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A fantastical journey worth taking.

The Witch of Haresden is dead.

Orla O’Reilly, a practicing teen witch herself, is cleaning up the mess: The woman in question is Mamo, the grandmother who treated her cruelly. Her bones are buried around the perimeter of town, leaving Orla stuck with the responsibility for it. Strange natural events are wreaking havoc, and if she doesn’t give Mamo a proper burial, her worst nightmare could come true: being cursed to stay in Haresden forever. But when prickly Orla meets bold, determined Jo Manalo, who needs help to free her mother from a sleeping spell, things begin to change. Jo adores her family as much as Orla resents hers, and she insists on joining the friendless Orla as part of her own quest to save the town she loves and never wants to leave. While the characters are a bit thinly fleshed out, they’re charming to follow as they make their way through a gorgeously illustrated world. Intoxicating art, combining natural and fantastical elements and rich, glowing, perfectly chosen colors sweep readers up in magic that feels just this side of possible. Milledge’s attention to detail is especially present in her character designs that are expressively human and stylish. The lessons Orla learns about trauma, love, and legacy resonate and build to a satisfying ending. Jo and her family are cued as Filipino; Orla and Mamo read White. Both girls are queer.

A fantastical journey worth taking. (cover gallery, sketches) (Graphic fantasy. 14-18)

Pub Date: April 19, 2022

ISBN: 978-1-68415-817-1

Page Count: 224

Publisher: BOOM! Box

Review Posted Online: March 15, 2022

Kirkus Reviews Issue: April 1, 2022

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From the Powerless Trilogy series , Vol. 1

A lackluster and sometimes disturbing mishmash of overused tropes.

The Plague has left a population divided between Elites and Ordinaries—those who have powers and those who don’t; now, an Ordinary teen fights for her life.

Paedyn Gray witnessed the king kill her father five years ago, and she’s been thieving and sleeping rough ever since, all while faking Psychic abilities. When she inadvertently saves the life of Prince Kai, she becomes embroiled in the Purging Trials, a competition to commemorate the sickness that killed most of the kingdom’s Ordinaries. Kai’s duties as the future Enforcer include eradicating any remaining Ordinaries, and these Trials are his chance to prove that he’s internalized his brutal training. But Kai can’t help but find Pae’s blue eyes, silver hair, and unabashed attitude enchanting. She likewise struggles to resist his stormy gray eyes, dark hair, and rakish behavior, even as they’re pitted against each other in the Trials and by the king himself. Scenes and concepts that are strongly reminiscent of the Hunger Games fall flat: They aren’t bolstered by the original’s heart or worldbuilding logic that would have justified a few extreme story elements. Illogical leaps and inconsistent characterizations abound, with lighthearted romantic interludes juxtaposed against genocide, child abuse, and sadism. These elements, which are not sufficiently addressed, combined with the use of ableist language, cannot be erased by any amount of romantic banter. Main characters are cued white; the supporting cast has some brown-skinned characters.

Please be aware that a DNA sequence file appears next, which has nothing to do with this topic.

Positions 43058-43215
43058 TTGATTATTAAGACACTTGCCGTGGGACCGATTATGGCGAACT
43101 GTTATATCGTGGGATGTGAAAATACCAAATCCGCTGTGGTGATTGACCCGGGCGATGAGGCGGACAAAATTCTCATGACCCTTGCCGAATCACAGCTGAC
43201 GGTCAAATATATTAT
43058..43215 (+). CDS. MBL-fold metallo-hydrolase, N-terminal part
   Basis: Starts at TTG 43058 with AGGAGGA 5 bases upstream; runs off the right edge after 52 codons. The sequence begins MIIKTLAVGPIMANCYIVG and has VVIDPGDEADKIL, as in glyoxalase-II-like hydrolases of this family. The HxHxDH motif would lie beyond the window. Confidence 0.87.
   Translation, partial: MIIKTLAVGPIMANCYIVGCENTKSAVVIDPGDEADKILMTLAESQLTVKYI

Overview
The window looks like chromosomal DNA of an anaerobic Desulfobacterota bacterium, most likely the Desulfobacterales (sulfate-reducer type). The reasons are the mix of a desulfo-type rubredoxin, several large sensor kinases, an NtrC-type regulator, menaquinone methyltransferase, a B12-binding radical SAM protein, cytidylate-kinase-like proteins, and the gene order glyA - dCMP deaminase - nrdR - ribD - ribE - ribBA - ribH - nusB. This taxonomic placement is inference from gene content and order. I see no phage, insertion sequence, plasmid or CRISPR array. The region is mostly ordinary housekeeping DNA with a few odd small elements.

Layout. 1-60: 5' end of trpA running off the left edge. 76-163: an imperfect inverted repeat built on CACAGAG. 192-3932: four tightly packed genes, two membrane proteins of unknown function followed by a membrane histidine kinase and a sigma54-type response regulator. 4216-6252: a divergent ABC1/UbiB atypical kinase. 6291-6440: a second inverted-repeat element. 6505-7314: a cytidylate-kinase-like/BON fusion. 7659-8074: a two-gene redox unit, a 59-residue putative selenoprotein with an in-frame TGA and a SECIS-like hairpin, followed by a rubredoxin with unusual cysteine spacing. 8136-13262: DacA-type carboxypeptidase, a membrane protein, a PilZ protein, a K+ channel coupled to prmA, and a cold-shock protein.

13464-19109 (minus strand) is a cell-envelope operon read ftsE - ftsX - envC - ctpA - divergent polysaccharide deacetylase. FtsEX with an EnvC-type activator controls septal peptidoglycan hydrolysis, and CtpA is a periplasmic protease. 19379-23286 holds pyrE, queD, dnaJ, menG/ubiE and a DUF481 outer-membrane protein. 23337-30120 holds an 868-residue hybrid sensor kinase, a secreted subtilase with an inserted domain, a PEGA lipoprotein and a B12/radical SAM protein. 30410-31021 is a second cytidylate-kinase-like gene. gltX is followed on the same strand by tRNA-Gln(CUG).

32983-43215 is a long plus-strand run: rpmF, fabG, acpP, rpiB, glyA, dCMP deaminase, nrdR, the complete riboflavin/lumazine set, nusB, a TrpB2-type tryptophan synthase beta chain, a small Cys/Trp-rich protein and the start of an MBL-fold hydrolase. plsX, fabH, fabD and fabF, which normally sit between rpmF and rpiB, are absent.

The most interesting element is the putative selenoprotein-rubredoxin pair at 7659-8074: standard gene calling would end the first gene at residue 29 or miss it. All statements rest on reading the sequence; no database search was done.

A lackluster and sometimes disturbing mishmash of overused tropes. (map) (Fantasy. 14-18)

Pub Date: Nov. 7, 2023

ISBN: 9798987380406

Page Count: 538

Publisher: Simon & Schuster

Review Posted Online: Sept. 9, 2023

Kirkus Reviews Issue: Oct. 1, 2023

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From the Blood at the Root series , Vol. 1

A well-thought-out magical world that provocatively centers Black experiences.

Black diaspora magic manifests in a boy on the worst day of his life—but later, things only get more complicated.

When Malik Baron was 7, his mother vanished in the explosive moment his powers manifested while he defended them from mysterious cloaked figures. Ten years (and many foster homes later), the short-tempered Malik isn’t much better at controlling his powers, but he’s ready to leave Helena, Alabama, and start over with Taye, his foster brother. Reuniting with Mama Aya, the maternal grandmother in New Orleans he never knew, wasn’t part of the plan, but fate draws Malik to her—and into a secret world of magic. He discovers Caiman University—a sort of magical historically Black college—which may be where he’ll find answers to what happened to his mother. Narrator Malik, who uses colorful language, is fully aware of the Black Harry Potter subtext of his story, and he’s thoughtfully focused on protecting Taye, proving his mother is still alive, and surviving in a world that has never made things easy, even before supernatural threats emerged. The extensive worldbuilding incorporates West African, Caribbean, and Black American history and cultures to explain a magical reality hidden from view and relevant to the Black diaspora and Malik’s family history. When Malik bumps into an old friend and potential love interest on campus, everything is in place for him to grow into his powers, uncover the truth, and face new heartbreak.

A well-thought-out magical world that provocatively centers Black experiences. (Fantasy. 13-18)

Pub Date: May 7, 2024

ISBN: 9780593711927

Page Count: 432

Publisher: Labyrinth Road

Review Posted Online: Feb. 17, 2024

Kirkus Reviews Issue: March 15, 2024

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